I'm still walking.
Bare feet in earthen trough,
heavy boots bounce on my pack.
Slosh of drink.
Rattle of pencil case.

Still a great stanza.


I'm just walking.
Generous September sun,
Monolith cows,
Word choice. Monolith is not what I think of when I imagine cows.
Blue seas of cabbage,
and the path endlessly straight ahead.


I decided to keep the changes fairly minor eventually. There was a whole verse that got added and cut, focusing on why I was there, my mind, but that brought in a tonal shift I didn't like, so it went again.

Overall you’ve definitely add more concrete imagery, but the descriptions still need a little work. Keep working on it! Maybe put it aside for a few days and plug at it with fresh eyes.

quote:

As I said before, I really like yours. The weakest parts for me are cultural things with no connection to me (britgoon) - 49ers, Fred Meyer, D.A.R.E. I can see why you've used them, but to someone less familiar with them they're a bit jarring, especially the acronym. I'm not sure if that'd be possible to resolve without losing some of the relevance of the poem, though. The first verse is my favourite, every line is really on-target and adds a facet to the story.
Thank you! The specific references are certainly relevant to me but I can easily see it losing power for an unfamiliar audience. I might try to make the references more vague, but I’m worried about losing power.

lofi
Apr 2, 2018



I'm a city kid, irl cows are plenty monolithic to me - I didn't know beef was that big! :P

This weeks' memory prompts are tough, took me ages just to do the first part. I've not really come across prose poems before, it's one of those ideas that's obvious the minute you see it done but just wouldn't occur to you. My first shot at the shorter one:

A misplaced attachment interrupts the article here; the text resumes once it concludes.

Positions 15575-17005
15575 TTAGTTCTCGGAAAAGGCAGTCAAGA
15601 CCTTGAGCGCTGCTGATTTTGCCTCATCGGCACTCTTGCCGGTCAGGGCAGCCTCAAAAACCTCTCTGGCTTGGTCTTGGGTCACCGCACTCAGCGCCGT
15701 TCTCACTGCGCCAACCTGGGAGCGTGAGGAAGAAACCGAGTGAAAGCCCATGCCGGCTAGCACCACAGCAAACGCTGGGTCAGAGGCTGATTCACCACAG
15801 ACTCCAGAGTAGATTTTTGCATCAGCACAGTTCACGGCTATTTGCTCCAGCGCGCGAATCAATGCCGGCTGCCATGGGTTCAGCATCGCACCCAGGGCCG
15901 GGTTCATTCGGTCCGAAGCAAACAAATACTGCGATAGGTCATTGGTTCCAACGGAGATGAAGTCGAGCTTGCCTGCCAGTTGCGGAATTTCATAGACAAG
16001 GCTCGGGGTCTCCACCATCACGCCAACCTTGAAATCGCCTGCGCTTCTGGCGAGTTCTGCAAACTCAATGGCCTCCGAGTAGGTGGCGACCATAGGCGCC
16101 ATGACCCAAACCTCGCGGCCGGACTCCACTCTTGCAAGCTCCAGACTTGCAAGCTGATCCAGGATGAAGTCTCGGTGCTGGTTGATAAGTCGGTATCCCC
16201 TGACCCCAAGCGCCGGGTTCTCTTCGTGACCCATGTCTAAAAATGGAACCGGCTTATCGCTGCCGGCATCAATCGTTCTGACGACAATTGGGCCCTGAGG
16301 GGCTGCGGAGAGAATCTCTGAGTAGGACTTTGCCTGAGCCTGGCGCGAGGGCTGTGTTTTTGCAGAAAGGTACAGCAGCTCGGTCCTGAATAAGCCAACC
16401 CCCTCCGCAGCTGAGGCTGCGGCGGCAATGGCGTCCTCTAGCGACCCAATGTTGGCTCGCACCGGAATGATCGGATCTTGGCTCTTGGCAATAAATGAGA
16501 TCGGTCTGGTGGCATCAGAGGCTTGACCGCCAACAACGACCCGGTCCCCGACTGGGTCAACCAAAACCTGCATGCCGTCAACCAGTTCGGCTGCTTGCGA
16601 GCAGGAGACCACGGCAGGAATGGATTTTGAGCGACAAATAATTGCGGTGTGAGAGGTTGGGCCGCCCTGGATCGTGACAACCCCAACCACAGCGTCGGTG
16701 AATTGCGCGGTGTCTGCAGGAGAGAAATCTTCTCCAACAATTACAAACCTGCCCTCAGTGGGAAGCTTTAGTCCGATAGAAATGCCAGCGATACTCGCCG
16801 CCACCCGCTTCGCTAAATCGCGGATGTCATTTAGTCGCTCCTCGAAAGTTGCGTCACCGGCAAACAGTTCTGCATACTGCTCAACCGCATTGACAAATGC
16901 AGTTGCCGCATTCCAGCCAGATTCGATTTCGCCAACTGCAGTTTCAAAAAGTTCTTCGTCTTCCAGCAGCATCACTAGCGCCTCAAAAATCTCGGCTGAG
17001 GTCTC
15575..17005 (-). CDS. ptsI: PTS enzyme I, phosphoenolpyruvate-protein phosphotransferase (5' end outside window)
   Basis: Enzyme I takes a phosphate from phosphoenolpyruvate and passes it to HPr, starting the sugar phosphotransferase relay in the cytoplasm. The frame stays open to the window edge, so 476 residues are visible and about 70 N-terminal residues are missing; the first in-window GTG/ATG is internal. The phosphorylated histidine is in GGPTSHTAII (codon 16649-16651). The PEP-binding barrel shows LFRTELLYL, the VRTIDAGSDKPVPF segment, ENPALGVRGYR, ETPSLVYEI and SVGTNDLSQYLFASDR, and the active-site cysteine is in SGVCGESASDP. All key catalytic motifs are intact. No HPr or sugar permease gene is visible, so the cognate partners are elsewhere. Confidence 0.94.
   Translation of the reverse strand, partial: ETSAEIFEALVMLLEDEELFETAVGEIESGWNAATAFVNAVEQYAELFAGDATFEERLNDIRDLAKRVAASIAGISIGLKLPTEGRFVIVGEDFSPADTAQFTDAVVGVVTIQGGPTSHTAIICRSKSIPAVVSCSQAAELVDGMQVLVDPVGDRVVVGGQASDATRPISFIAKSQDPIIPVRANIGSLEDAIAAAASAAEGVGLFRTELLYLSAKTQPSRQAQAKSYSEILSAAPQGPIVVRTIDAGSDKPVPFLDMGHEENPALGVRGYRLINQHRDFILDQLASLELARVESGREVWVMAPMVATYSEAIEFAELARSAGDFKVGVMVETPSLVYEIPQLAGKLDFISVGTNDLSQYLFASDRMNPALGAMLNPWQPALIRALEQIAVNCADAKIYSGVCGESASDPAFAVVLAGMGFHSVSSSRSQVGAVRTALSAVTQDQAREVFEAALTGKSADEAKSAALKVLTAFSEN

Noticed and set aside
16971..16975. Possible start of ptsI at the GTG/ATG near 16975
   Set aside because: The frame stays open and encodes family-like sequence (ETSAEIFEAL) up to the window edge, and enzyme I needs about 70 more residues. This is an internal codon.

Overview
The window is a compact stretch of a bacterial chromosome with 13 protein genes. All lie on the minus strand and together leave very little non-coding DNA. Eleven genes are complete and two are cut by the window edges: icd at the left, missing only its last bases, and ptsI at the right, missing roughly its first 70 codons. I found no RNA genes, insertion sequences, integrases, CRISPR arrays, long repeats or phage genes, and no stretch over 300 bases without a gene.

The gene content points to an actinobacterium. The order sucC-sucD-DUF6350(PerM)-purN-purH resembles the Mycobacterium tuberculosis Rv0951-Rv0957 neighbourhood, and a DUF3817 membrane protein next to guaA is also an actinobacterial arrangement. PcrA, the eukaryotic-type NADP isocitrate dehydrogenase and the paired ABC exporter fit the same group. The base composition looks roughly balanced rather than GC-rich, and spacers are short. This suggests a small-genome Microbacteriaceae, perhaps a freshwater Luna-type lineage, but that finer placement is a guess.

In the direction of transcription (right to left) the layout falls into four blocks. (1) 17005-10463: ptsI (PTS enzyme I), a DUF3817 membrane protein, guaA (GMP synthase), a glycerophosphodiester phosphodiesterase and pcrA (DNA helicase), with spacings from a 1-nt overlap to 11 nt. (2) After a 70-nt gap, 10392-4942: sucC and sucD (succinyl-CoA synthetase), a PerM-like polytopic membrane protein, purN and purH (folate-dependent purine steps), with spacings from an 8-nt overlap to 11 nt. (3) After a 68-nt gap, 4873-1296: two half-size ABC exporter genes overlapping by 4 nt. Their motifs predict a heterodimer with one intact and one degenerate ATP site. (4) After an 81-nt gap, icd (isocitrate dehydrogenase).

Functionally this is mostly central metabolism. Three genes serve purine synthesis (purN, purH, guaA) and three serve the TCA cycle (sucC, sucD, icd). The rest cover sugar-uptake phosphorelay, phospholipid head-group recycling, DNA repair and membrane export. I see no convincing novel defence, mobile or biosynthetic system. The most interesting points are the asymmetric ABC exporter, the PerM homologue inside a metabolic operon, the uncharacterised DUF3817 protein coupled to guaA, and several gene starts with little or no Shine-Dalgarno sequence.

I stare down at the fish and the fish. The real one smog-yellow and glistening, and
my fumbling pencil copy, the whole so much less than its excruciatingly detailed parts.
"Not very good" was all the dismissal it earned, and my jaw hurts from my silence
at this teacher who won't.


Still angry at that rear end in a top hat, can't remember his name. Can remember that loving fish better than his face.

More soon!

areyoucontagious
Jun 13, 2007

Hell is other people.


lofi posted:

I'm a city kid, irl cows are plenty monolithic to me - I didn't know beef was that big! :P

This weeks' memory prompts are tough, took me ages just to do the first part. I've not really come across prose poems before, it's one of those ideas that's obvious the minute you see it done but just wouldn't occur to you. My first shot at the shorter one:

I stare down at the fish and the fish. The real one smog-yellow and glistening, and
my fumbling pencil copy, the whole so much less than its excruciatingly detailed parts.
"Not very good" was all the dismissal it earned, and my jaw hurts from my silence
at this teacher who won't.


Still angry at that rear end in a top hat, can't remember his name. Can remember that loving fish better than his face.

More soon!

Keep in mind Kowit points out that it’s totally okay to tell your critic to stuff it. If you think a line is good, don’t screw with it. You know your poem best.

I really like your prose poem! It’s definitely capturing a disappointing moment; i can easily parse out how you are feeling. A few suggestions:

1. “At the fish and the fish” is a little clunky. Try to avoid forcing a “poetic” description, as it usually sabotages your poem. “I looked at one fish, and then the other.” Is one potential way- it sets the reader’s expectations and then subverts them when you talk about how one is real and the other not.